Sensitivity during vital bleaching is a commonly reported adverse reaction. Studies with both whitening strips and trays have reported sensitivity during treatment as a common occurrence. In some clinical trials as many as 55% to 75% of the patients experience sensitivity from using either the carbamide peroxide or hydrogen peroxide at-home whitening systems. Increased levels of sensitivity with whitening appear to be associated with increased time wearing the trays and higher concentrations of peroxide. In some studies, patients have dropped out during treatment because of sensitivity. Recommendations to patients by practitioners include reducing the time wearing whitening trays, reducing the concentration of the whitening agent, using whitening agents with fluorides and/or desensitizing agents, using desensitizing toothpastes with potassium nitrate, and using desensitizing agents with either potassium nitrate or amorphous calcium phosphate in the tray before and during whitening treatment.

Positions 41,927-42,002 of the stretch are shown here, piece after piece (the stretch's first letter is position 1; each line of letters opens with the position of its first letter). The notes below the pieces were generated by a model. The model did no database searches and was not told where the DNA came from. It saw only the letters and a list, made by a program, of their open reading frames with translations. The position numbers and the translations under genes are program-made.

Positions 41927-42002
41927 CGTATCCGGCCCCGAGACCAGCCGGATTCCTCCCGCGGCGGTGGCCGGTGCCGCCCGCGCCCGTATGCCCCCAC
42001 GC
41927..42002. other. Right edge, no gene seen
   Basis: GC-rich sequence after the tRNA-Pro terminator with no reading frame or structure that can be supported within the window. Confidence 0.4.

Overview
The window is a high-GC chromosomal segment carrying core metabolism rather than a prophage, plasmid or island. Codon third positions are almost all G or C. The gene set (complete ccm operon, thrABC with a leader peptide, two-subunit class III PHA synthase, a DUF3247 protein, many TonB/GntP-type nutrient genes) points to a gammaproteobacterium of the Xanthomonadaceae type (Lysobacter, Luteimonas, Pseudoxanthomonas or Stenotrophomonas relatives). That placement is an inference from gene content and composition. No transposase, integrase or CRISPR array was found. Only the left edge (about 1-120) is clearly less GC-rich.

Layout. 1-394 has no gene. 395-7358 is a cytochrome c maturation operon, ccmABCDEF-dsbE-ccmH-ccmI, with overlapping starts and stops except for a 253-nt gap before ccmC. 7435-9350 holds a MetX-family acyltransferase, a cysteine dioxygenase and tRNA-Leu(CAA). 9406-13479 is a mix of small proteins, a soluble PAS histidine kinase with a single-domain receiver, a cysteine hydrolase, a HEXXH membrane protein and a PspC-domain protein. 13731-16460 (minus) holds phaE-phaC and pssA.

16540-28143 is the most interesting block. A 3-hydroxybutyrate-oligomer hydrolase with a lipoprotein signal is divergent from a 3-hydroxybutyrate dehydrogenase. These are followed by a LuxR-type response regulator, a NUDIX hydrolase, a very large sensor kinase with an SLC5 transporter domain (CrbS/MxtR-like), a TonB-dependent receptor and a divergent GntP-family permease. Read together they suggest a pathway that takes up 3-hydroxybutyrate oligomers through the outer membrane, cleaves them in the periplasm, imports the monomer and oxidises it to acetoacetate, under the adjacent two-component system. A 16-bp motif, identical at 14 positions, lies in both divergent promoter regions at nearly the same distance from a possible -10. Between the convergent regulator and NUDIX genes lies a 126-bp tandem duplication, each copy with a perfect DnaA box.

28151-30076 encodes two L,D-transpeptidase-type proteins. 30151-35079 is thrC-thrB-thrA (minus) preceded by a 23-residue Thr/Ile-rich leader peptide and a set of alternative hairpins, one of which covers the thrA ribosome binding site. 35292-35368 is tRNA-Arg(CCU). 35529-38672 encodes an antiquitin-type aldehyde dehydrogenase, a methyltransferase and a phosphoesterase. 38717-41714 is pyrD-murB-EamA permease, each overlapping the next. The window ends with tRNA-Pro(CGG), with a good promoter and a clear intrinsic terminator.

This study evaluated brushing with a 5% potassium nitrate plus fluoride dentifrice to reduce whitening sensitivity compared to brushing with a standard fluoride toothpaste. The mode of action of potassium nitrate has been described as a penetration of the potassium ions through the tubules to the A-fibers of the nerves of the pulp where repolarization of these fibers is prevented after initial depolarization. The potassium levels act to block the action potential generated in the intradental nerves. If elevated levels of potassium nitrate are maintained, the depolarized state decreases the perception of pain. It can almost be described as a numbing effect on dentin hypersensitivity. The treatment regimen for whitening in this study used a high concentration whitening agent (9.5% hydrogen peroxide) that contained potassium nitrate in a custom bleaching tray for 30 minutes once daily. When compared to the standard fluoride toothpaste, the desensitizing toothpaste with potassium nitrate was not statistically significant in decreasing patient-reported sensitivity, but the rate of sensitivity reported by the potassium nitrate toothpaste group was both directionally and consistently lower. This study demonstrated that the patients brushing twice daily for 2 weeks with a desensitizing toothpaste before whitening were significantly more satisfied with their whitening experience and were willing to whiten their teeth again with the same tray techniques. In this study the overall intensity of tooth sensitivity as measured by visual analogue score for tooth desensitizing during the 14 days of whitening treatment (0 = no sensitivity, 100 = extreme desensitizing) was low and not considered bothersome by the subjects. Also, this study used a KNO3 high-concentration hydrogen peroxide whitening gel that had a low rate of sensitivity. A better study design might have been to use patients who had previously dropped out of at-home tray whitening treatment because of sensitivity. In my experience, patients with a past history of whitening sensitivity have been able to complete tray whitening using a KNO3 toothpaste for 2 weeks before and during whitening treatment.